In my last piece on protest at the G20 summit in Toronto some seem to have missed the most essential point I was trying to make. I was almost arrested in a confrontation with police that came within a hair’s breadth of becoming violent, yet the action I was a part of was as non-violent and as peaceful as any action on the streets could be. As I prepare to head downtown for the second day of continuing protest activity–in the genuine hope of avoiding anything violent–I’m left wondering what could possibly be done differently.
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We were gathered on the sidewalk and within the bike lane of the street in a largely industrial area. Organizers were making genuine effort to keep everyone in that space and to avoid impeding traffic, even though there was little enough to impede. Even at the point where police blocked off traffic themselves we tried to stay on the sidewalk to avoid giving them any excuse. We were loud. I’ll give them that. And it was 1am. If that’s sufficient grounds for arrest then we were all guilty, and if anyone reading this genuinely believes that a bit of noise is an unfair imposition on the life of Toronto streets then so be it. But I want everyone to understand what we’re talking about here.
If protesters are not allowed to peacefully congregate and make noise without being threatened with arrest and forcibly removed from the areas where they have gathered then we are inevitably faced with the circumstances we now have. People are milling about aimlessly and then congregating in new places. What police call tactics I call the logical consequence of dispersion. You can’t tell people they are allowed to protest on the one hand and then push them off every space where they attempt to do so without creating frustration and problems. If a peaceful demonstration on a side street outside the largest concentration of police in the city (we were demonstrating directly outside the detention center) and far away from the G20 security fence isn’t going to be tolerated, then what is?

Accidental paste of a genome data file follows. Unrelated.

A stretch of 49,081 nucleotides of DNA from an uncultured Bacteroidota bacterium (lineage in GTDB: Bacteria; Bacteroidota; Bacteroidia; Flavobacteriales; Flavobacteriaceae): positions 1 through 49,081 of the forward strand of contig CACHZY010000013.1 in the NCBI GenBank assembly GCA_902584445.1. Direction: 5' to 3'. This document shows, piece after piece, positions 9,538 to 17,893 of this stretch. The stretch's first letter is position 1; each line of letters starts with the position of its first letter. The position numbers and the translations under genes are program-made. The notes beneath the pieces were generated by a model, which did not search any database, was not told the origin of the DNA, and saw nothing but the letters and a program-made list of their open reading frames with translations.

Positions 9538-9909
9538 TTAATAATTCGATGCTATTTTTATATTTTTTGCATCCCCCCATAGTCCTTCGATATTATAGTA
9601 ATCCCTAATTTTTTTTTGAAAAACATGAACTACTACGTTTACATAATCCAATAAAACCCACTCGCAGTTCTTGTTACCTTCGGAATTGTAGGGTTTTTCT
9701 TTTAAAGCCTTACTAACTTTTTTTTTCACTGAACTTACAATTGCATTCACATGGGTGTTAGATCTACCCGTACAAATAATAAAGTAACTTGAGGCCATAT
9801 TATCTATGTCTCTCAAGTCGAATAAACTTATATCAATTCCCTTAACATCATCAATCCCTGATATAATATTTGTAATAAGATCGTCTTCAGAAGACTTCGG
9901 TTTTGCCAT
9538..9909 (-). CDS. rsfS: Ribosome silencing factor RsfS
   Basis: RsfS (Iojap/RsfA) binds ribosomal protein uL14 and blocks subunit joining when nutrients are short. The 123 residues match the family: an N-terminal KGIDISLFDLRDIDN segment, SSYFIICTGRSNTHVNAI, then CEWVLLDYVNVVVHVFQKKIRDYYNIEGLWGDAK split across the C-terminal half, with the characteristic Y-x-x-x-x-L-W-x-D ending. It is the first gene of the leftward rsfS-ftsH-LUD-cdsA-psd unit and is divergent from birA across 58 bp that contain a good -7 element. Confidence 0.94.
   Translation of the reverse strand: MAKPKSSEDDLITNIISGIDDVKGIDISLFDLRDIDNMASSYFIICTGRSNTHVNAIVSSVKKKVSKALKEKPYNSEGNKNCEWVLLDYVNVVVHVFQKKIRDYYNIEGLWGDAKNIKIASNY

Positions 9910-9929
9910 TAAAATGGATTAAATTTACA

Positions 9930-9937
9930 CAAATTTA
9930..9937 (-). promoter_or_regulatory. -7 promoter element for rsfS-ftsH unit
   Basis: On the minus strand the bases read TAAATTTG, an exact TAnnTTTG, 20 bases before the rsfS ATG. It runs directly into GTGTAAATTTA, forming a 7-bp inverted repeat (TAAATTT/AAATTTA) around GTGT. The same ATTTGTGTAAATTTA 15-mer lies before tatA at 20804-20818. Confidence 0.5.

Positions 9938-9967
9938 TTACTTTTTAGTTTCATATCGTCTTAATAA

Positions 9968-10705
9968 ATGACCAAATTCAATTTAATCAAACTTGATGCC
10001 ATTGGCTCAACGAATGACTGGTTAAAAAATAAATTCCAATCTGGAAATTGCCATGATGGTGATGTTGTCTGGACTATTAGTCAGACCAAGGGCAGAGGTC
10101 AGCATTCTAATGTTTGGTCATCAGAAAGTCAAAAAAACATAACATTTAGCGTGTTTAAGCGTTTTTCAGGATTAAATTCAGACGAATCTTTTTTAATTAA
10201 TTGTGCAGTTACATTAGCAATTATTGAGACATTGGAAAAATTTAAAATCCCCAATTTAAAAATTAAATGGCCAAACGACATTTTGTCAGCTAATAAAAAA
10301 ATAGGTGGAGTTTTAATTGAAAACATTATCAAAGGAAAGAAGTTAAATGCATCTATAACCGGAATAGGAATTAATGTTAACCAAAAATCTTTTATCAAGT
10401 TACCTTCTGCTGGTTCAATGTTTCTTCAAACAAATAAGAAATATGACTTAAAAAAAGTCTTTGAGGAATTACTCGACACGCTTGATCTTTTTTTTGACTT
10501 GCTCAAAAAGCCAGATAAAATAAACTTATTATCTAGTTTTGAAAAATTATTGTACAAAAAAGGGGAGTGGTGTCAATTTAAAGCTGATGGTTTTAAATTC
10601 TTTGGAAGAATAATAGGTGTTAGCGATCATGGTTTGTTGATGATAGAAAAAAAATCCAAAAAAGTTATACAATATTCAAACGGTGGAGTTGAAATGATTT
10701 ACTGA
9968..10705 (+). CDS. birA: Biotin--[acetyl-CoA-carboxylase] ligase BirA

Bill Blair has repeatedly claimed that violent black bloc protesters are infiltrating peaceful demonstrations and hiding behind the “curious and the naive.” While this may at times be true it omits consideration of the fact that peaceful protesters aren’t entirely stupid and those who wish to avoid violence are reasonably good at policing themselves. But this only works when peaceful protesters can congregate and successfully establish a sense of identity and community spirit. When strangers are wandering around together no one is going to step up when violence happens. It would be dangerous and foolish. Even police are traveling in squads. But when peaceful protesters are gathered in groups with other peaceful protesters they can protect their action from outside elements. And they try really hard to do so.
I do not fault the police for their response to violence and aggression. There is no doubt in my mind that at least some of the people detained genuinely deserve it and a good number of people who aren’t presently detained deserve it too. But enough of this stuff about how protesters have “ruined it for themselves.” The fact that police response is justified in one or more occasions does not justify a citywide crackdown. And it’s insane that police have tried to characterize people who simply want to witness for themselves–rather than trust the official narrative of events–as part of the problem.
I hope nothing goes badly this evening. I really really do. But in the event that it may, I’d urge everyone to remember that even the most peaceful of protests have been repeatedly shut down by police and that they’ve already overrun the site that was officially designated for peaceful assembly. The resultant chaos is their own fault as much as anyone’s. Much as I’d prefer peace in my city to anything else right now, I can’t escape the sense that these are the occasions when our true commitment to free expression is tested. And I simply can’t accept a version of free expression that exists only until the authorities find it inconvenient. Even if someone on the other side of the city, earlier in the day, did something violent and stupid.